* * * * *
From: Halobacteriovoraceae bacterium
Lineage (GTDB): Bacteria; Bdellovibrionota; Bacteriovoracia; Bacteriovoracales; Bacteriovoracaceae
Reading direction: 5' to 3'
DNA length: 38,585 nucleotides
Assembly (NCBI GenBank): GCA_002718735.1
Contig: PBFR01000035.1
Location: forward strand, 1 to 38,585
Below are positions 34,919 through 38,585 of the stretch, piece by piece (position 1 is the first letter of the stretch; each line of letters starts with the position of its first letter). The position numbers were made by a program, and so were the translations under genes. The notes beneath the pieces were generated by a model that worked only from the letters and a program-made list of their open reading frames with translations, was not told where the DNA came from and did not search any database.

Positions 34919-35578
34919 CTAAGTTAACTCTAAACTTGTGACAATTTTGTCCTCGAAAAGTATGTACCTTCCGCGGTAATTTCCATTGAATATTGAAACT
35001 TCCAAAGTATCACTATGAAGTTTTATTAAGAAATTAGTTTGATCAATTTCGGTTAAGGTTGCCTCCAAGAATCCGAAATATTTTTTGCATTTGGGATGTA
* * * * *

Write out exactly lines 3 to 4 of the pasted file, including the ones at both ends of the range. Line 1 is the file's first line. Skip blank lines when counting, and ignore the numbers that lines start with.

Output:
Reading direction: 5' to 3'
DNA length: 38,585 nucleotides